Riti Prasad On How I Learnt To Give Away Books Without Feeling The Pain
I woke up with a sense of dread. Mission Clean was scheduled for today. Specifically, Mission Clean the Library. More specifically, Mission Clean the Children’s Library. At this point, I was ready to do the backbreaking or mindless job of filling water bottles, scrubbing dishes or even toilets any day, in spite of my limited cleaning skills. Anything but culling of the library.
My children will be twelve in a few days, I admonished myself. It makes no sense holding on to their first thesaurus, one of the numerous 365 puzzles books or Grammar books that did not get filled up. I must remove that set of early reader tales, my favourite Tulika books, Chacha Chowdhry comics, Nandan and Champak that my children never did like and a set of Hindi books that I bought to make them practice Hindi, much as it hurt my heart to remove them.
As I sighed and mentally braced myself, I started to sift through the piles of books that had not been touched for a long while.
I picked up a Scribble and Wipe board book that a dear cousin had gifted the children. I had already given away the pair to my nephew and this would go to a friend’s child. She wouldn’t mind I am sure. I stroked the book lovingly and let it go.
As I made two neat piles of books that would be relevant for my nephews of ages 7 and 9 and held on to them for so long. My children had loved many of them and had disliked a few but I was glad they would go to good homes where I hoped they would be loved some more. The complete set of Geronimo Stilton books and the laugh aloud Captain Underpants books would delight them for sure. I gave myself a few minutes of pep talk to convince myself that since the children had moved on to more age-appropriate books and that they have neither read them for the past three years and nor were they likely to read them again, I could pass them on.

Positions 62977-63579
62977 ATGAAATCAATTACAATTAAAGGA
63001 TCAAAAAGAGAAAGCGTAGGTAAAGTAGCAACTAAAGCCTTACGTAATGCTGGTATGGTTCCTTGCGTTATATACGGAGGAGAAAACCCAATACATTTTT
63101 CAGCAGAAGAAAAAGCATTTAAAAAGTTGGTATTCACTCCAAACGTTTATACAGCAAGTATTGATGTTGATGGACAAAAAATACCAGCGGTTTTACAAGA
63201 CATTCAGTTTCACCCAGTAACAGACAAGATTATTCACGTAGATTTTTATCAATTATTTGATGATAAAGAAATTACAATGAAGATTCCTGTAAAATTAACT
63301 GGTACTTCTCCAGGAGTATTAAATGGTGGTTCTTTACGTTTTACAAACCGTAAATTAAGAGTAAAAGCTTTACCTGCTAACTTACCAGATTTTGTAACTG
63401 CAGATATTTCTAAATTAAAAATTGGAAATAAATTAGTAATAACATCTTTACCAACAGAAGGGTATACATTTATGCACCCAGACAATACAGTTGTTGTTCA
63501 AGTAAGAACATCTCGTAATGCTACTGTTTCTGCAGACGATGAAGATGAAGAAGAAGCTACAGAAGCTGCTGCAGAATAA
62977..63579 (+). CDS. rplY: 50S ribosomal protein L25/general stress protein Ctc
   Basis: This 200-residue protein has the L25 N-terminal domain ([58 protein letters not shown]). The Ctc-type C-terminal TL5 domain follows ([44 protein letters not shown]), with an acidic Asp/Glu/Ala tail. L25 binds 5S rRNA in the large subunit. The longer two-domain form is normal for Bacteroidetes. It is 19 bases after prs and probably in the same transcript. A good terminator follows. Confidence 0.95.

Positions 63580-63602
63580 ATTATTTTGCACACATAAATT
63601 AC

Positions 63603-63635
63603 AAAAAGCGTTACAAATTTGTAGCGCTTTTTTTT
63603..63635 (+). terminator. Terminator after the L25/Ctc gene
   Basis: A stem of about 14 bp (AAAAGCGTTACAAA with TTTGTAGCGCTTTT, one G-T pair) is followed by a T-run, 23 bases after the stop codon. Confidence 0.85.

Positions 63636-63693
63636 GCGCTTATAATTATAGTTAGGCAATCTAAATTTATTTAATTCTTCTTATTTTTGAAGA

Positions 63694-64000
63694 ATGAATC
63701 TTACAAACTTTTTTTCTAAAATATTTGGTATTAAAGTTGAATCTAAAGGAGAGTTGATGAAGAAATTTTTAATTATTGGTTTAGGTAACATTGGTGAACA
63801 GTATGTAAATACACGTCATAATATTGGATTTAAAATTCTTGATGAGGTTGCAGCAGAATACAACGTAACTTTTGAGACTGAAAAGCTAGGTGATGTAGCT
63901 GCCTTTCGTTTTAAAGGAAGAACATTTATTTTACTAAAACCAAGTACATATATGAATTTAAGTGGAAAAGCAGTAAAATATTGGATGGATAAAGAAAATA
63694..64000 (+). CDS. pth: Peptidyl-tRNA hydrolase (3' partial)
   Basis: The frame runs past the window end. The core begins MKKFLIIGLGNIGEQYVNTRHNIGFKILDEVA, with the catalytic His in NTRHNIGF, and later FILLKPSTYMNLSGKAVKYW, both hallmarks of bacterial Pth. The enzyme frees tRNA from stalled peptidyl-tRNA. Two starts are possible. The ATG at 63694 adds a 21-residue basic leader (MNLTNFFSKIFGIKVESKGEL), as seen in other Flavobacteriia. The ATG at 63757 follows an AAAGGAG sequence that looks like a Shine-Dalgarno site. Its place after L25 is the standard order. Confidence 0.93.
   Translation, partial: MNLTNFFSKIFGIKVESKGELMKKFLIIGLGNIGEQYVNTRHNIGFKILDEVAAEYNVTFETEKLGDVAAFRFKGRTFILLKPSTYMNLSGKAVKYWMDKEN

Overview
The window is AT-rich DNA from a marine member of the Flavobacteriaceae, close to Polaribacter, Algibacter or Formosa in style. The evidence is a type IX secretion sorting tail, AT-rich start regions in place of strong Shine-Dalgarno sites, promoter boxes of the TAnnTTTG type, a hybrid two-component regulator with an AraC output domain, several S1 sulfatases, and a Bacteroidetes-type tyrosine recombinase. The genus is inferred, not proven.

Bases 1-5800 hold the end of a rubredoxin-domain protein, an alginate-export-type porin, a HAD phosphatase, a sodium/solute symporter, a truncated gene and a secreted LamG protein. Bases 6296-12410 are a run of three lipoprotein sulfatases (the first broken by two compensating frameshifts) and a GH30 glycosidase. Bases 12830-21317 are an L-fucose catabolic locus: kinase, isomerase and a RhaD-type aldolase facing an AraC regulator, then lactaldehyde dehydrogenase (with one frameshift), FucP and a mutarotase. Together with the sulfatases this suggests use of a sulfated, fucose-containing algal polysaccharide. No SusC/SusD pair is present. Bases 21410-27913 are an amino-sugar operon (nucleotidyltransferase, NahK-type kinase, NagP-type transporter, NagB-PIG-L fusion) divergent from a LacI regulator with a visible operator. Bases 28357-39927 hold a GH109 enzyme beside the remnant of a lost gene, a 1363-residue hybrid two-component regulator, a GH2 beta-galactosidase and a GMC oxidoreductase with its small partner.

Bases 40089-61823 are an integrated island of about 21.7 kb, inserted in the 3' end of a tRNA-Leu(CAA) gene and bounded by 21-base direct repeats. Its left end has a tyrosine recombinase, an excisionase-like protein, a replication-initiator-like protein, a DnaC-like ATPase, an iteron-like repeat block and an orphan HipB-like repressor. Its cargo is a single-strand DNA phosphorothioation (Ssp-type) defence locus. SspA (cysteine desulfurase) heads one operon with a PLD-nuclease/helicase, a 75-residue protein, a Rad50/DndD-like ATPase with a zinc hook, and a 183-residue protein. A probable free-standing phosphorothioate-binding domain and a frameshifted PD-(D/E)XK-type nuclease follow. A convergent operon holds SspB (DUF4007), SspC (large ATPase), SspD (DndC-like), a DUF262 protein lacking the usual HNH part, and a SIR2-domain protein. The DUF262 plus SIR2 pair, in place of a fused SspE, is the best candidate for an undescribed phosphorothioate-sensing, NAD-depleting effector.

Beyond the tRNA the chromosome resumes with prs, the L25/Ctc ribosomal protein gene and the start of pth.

Goodness, is that a board book I see peeking from that corner? The one, from which the son would read at night, with the aid of a sliver of light that passed through the curtains?
With a nostalgic smile, I recalled the words fiss, butterpie spoken in the dark, which were music to the spouse’s and my ears; and tucked the book back into its corner. Motherly love is hard to beat.
I chanced upon several unread books in mint condition. Those, which my children had judged by the cover and decided not to read. They had outgrown them in less than two years even though I had tried several times to entice them to read. A great believer of recycling new stuff, I arranged them in the to-be-gifted drawer.
The cook noticed the books I had set aside to be given away to the orphanage and she mentioned that her children loved to read. Delighted, I gave her the pile, glad that the books would brighten a few more readers’ lives.
The general knowledge books, dictionaries, thesaurus and encyclopedias were the hardest to remove. I couldn’t decide whether I would need them or not. Some would be useful for projects where pictures were needed and could be kept aside to cut up and the others I decided had information that could be easily googled. I had a brainwave. Since it hurt so much to give away, I could give them to the friend who had a lending library.
As I rearranged their books in the drawers that the children find easy to handle, they came in. They saw me arrange their current favourite, Attack on Titan books in the drawer and close it shut. They glanced upwards and saw how I had arranged my own books in the glass paneled shelves. And noticed the way each title was clearly visible and looked at each other.
Then they recited in unison, ‘This is not fair. You have arranged your books so well. We also want to display our series on the shelf.’
With a heavy heart, I carved out a section of my shelf and allowed them to arrange their Attack on Titan series on my shelf. Oh! wait, I forget, the luxurious floor to ceiling shelves are no longer mine alone. It is a shared property now.’
Pic Credit: List Challenge
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